.Instead of using the built-in optimizer, you can customize the LSH parameters your self. The snippet below creates an index with 128 permutation functions and 16 bands each with size 8, skipping the optimization step:
lsh = MinHashLSH(num_perm=128, params=(16, 8)) print(lsh.b, lsh.r) # 16 8
Create an index backed by Redis storage:
lsh = MinHashLSH(threshold=0.9, num_perm=128, storage_config={ 'type': 'redis', 'basename': b'mylsh', # optional, defaults to a random string. 'redis': {'host': 'localhost', 'port': 6379}, })
The basename property is optional. It is used to generate key prefixes in the storage layer to uniquely identify data associated with this LSH. Thus, if you create a new LSH object with the same basename, you will be using the same underlying data in the storage layer associated with a previous LSH object. If you do not set this property, a random string will be generated instead.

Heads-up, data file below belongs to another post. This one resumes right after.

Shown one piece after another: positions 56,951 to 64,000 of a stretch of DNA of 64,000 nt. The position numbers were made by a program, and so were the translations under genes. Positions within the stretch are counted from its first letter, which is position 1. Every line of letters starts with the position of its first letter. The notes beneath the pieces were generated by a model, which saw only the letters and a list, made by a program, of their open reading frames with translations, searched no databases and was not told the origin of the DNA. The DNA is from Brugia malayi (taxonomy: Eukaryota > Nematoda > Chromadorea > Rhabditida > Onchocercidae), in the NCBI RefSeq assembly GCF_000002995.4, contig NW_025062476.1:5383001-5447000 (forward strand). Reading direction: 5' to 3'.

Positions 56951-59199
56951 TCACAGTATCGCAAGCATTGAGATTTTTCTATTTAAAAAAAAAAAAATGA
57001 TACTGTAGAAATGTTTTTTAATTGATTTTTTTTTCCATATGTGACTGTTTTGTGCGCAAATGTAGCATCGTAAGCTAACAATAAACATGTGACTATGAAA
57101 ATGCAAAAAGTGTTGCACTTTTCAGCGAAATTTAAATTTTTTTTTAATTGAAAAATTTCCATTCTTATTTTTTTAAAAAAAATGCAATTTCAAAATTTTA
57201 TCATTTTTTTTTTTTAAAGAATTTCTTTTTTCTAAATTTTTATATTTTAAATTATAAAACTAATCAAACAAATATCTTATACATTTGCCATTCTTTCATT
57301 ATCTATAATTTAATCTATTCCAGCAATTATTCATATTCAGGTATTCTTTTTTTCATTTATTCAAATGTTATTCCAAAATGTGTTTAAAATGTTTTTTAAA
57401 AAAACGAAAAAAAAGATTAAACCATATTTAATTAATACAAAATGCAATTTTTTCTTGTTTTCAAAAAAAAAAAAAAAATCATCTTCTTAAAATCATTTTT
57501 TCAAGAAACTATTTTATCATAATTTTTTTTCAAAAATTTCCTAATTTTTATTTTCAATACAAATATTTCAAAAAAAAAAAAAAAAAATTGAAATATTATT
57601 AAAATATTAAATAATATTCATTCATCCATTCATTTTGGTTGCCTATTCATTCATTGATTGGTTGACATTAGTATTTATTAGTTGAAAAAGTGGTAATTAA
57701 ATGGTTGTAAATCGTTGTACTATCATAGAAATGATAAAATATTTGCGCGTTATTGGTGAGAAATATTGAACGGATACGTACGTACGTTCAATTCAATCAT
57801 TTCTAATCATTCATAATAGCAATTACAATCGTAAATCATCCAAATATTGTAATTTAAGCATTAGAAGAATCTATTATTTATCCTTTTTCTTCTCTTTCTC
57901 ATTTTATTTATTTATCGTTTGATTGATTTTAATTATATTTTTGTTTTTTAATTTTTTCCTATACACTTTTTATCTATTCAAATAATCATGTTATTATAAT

- __init__(threshold: float = 0.9, num_perm: int = 128, weights: Tuple[float, float] = (0.5, 0.5), params: Tuple[int, int] | None = None, storage_config: Dict | None = None, prepickle: bool | None = None, hashfunc: Callable[[bytes], bytes] | None = None) None [source]
- insert(key: Hashable, minhash: MinHash | WeightedMinHash, check_duplication: bool = True)[source]
Insert a key to the index, together with a MinHash or Weighted MinHash of the set referenced by the key.
- Parameters:
key (Hashable) – The unique identifier of the set.
minhash (Union[MinHash, WeightedMinHash]) – The MinHash of the set.
check_duplication (bool) – To avoid duplicate keys in the storage (default=True). It’s recommended to not change the default, but if you want to avoid the overhead during insert you can set check_duplication = False.
- insertion_session(buffer_size: int = 50000) MinHashLSHInsertionSession [source]
Create a context manager for fast insertion into this index.
- Parameters: